Yugasa Temple – 유가사 (Daegu, Gyeongsangbuk-do)


The view from the Sanshin-gak towards the main hall at Yugasa Temple in Daegu.

Hello Again Everyone!!

Located on the western slopes of Mt. Biseulsan in southern Daegu, Yugasa Temple dates back to 829 A.D. The temple was founded by the monk Doseong-guksa. The temple was constructed by Doseong-guksa on Mt. Biseulsan because the mountains that surround Yugasa Temple look like a screen for serene meditation.

Up a long winding countryside road is Yugasa Temple. The first few things to greet you at the temple are a couple of fields of stone pagodas (some of which are shaped like turtles). Through one of the stone stupa fields, and under a stone arched entry way, you’ll make your way up towards the Cheonwangmun Gate. The entire time you’re climbing the uneven set of stairs towards the temple grounds, the peak of Mt. Biseulsan hovers in the background and beautifully frames Yugasa Temple.

Emerging on the other side of the empty Cheonwangmun Gate, you’ll see the newly built bronze roofed Boje-ru Pavilion. To the far right of this pavilion is an old guardian shrine for the protection of the land that the temple sits upon. As for the Boje-ru, and after entering the main temple courtyard, you’ll be able to look back and enter the pavilion. Housed inside this large pavilion, and sitting on the large main altar to the right, are a triad of statues centred by Birojana-bul (The Buddha of Cosmic Energy). He’s joined on either side by Seokgamoni-bul (The Historical Buddha) and Nosana-bul (The Perfect Body Buddha). The triad is then surrounded on all sides by smaller statues of the Buddha. And to the left of the main altar hangs a painting dedicated to Jijang-bosal (The Bodhisattva of the Afterlife). The exterior walls to the large Boje-ru Pavilion have yet to be painted with their intricate dancheong colours. It can only be imagined just how beautiful this pavilion can truly be when completed.

Straight ahead of the Boje-ru Pavilion is the temple’s main hall. Except for the dancheong colours, the exterior walls to the main hall are unadorned. As for inside the main hall, a triad of statues sit on the main altar. The central image is Seokgamoni-bul. He’s joined on either side by Munsu-bosal (The Bodhisattva of Wisdom) and Bohyun-bosal (The Bodhisattva of Power). To the left rear of the main altar hangs an older-looking image of Dokseong (The Lonely Saint). And on the far right wall hangs the temple’s guardian mural.

To the right of the main hall stands a newly built shrine hall that has yet to be occupied by a Buddha or Bodhisattva. However, the exterior walls to this hall have some of the cutest Shimu-do, Ox-Herding, murals that you’ll find in Korea with a child-like monk attempting to find enlightenment. It is joined to the right by a historic statue dedicated to Seokgamoni-bul.

To the left of the main hall stands Yugasa Temple’s Nahan-jeon. And up the hillside, and past the low lying blue paper lanterns that line the route, stands the newly built Sanshin-gak. The large hall overlooks the rest of the temple grounds, and housed inside this hall is a beautiful, large image dedicated to the Mountain Spirit.

HOW TO GET THERE: From the Daegu Train Station, walk to get to the subway station, it takes only 3 minutes. It’s called the Daegu Station on the first line. Take the subway towards the Daegok subway stop. 15 stops later, or 30 minutes, get off at Daegok Station and take exit #1 out of the station. From there, you’ll find the Daegok bus stop. You’ll need to take Bus #600. After 40 stops, or an hour and thirty-five minutes, get off at the Yugasa stop, which is the last stop of the route. From there, walk 10 minutes towards the temple.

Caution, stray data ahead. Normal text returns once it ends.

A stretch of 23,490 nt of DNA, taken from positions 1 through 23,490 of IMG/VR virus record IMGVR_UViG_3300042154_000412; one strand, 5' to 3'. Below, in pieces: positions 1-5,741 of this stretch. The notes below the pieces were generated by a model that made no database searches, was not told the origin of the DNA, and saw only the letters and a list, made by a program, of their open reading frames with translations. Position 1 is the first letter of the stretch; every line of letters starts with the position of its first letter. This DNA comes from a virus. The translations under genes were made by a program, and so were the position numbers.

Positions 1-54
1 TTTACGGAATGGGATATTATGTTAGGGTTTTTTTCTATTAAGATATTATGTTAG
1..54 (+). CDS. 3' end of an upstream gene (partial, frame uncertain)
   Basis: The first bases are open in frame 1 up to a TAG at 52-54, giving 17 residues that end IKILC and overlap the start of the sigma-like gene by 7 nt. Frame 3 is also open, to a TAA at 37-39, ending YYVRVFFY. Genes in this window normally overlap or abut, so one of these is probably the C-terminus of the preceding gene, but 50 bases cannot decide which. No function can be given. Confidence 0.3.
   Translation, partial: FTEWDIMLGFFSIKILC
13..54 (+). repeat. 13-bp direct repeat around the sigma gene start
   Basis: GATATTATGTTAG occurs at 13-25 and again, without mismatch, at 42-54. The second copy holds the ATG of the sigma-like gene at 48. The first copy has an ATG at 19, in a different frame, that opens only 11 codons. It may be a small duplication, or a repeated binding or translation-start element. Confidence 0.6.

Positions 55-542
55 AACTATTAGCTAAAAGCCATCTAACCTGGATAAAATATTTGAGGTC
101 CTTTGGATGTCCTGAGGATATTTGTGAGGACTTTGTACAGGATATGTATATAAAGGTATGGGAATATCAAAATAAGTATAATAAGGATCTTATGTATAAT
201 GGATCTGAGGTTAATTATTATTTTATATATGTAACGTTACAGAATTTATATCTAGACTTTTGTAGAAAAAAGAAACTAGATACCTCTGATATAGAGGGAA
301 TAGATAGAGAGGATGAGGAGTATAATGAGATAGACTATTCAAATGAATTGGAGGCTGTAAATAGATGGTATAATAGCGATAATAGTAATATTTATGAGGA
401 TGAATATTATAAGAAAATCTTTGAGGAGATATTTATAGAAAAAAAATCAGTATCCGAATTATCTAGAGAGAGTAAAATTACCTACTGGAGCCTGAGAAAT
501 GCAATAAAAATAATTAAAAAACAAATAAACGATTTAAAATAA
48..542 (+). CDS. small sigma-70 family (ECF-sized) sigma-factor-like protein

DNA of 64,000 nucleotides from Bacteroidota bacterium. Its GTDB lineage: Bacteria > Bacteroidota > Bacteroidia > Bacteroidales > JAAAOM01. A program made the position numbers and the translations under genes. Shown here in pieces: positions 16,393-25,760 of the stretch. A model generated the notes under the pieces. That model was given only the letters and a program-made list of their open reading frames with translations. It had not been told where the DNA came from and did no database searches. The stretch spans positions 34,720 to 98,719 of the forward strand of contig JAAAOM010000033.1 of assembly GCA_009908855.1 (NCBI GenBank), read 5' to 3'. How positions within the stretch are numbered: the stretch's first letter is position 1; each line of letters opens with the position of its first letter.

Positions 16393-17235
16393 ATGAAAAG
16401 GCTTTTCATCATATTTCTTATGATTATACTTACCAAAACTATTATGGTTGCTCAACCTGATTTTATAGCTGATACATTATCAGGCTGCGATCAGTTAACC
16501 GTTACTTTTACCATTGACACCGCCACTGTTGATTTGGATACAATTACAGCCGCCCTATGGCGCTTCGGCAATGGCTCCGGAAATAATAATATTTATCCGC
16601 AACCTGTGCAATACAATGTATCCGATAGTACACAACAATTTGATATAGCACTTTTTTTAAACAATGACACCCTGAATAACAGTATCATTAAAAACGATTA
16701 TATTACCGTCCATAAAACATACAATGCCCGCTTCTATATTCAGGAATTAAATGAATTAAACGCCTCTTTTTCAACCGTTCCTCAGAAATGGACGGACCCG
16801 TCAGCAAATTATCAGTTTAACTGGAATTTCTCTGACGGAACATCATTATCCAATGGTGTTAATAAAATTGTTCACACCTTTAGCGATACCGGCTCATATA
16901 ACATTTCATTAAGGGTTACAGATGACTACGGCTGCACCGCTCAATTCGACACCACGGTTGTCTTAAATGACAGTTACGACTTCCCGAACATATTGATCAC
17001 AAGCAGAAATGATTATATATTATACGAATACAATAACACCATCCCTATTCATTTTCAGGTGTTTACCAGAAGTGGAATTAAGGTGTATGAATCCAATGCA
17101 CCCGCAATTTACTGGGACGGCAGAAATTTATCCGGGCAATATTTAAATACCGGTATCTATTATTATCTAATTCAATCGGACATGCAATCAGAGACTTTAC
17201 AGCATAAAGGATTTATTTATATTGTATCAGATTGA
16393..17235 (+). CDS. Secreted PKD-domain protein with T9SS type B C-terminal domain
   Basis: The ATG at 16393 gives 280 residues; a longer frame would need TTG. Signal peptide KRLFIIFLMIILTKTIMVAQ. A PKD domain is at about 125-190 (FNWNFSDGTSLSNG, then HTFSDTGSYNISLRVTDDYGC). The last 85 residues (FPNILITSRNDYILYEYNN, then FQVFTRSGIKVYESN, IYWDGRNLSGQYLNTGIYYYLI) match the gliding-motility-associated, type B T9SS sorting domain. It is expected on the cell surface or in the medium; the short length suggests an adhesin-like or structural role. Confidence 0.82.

OVERALL RATING: 7.5/10. With a fair bit of new construction at this temple like the bronze roofed Boje-ru and the large Sanshin-gak, it’s beautifully blended with the historic main hall and the guardian shrine that lies at the entry of the temple gates. In addition to these structures, the temple also houses a beautiful collection of artwork that includes the historic Dokseong mural, the large Sanshin mural, and the Shimu-do artwork on the yet to be assigned shrine hall. And all of this is beautifully situated just south of the peaks of Mt. Biseulsan.


The stone stupa entryway at Yugasa Temple.


A closer look at one of the stone stupas.


The path that leads up to the temple grounds.


At the entry of the Cheonwangmun Gate.


The old guardian shrine hall at the entry of Yugasa Temple.


The big, bronze Boje-ru Pavilion at the temple.


A look inside the pavilion.


The main altar inside the Boje-ru Pavilion with Birojana-bul front and centre.


The view from the Boje-ru out onto the main hall.


A better look at the main hall, Nahan-jeon, and Samseong-gak at Yugasa Temple.


The main altar inside the main hall.


As well as the historic Dokseong mural.


A guardian statue at the entry of the Nahan-jeon.


The main altar inside the Nahan-jeon.


One of the Nahan statues apparently taking donations.


One of the cute Ox-Herding murals.


The historic statue of Seokgamoni-bul at Yugasa Temple.


A view of the temple courtyard.


A view of the neighbouring hillside with even more stone pagodas.


A look towards the Sanshin-gak from the main hall.


The beautiful view from the Sanshin-gak towards the neighbouring mountains.


And the amazing Mountain Spirit mural inside the Sanshin-gak.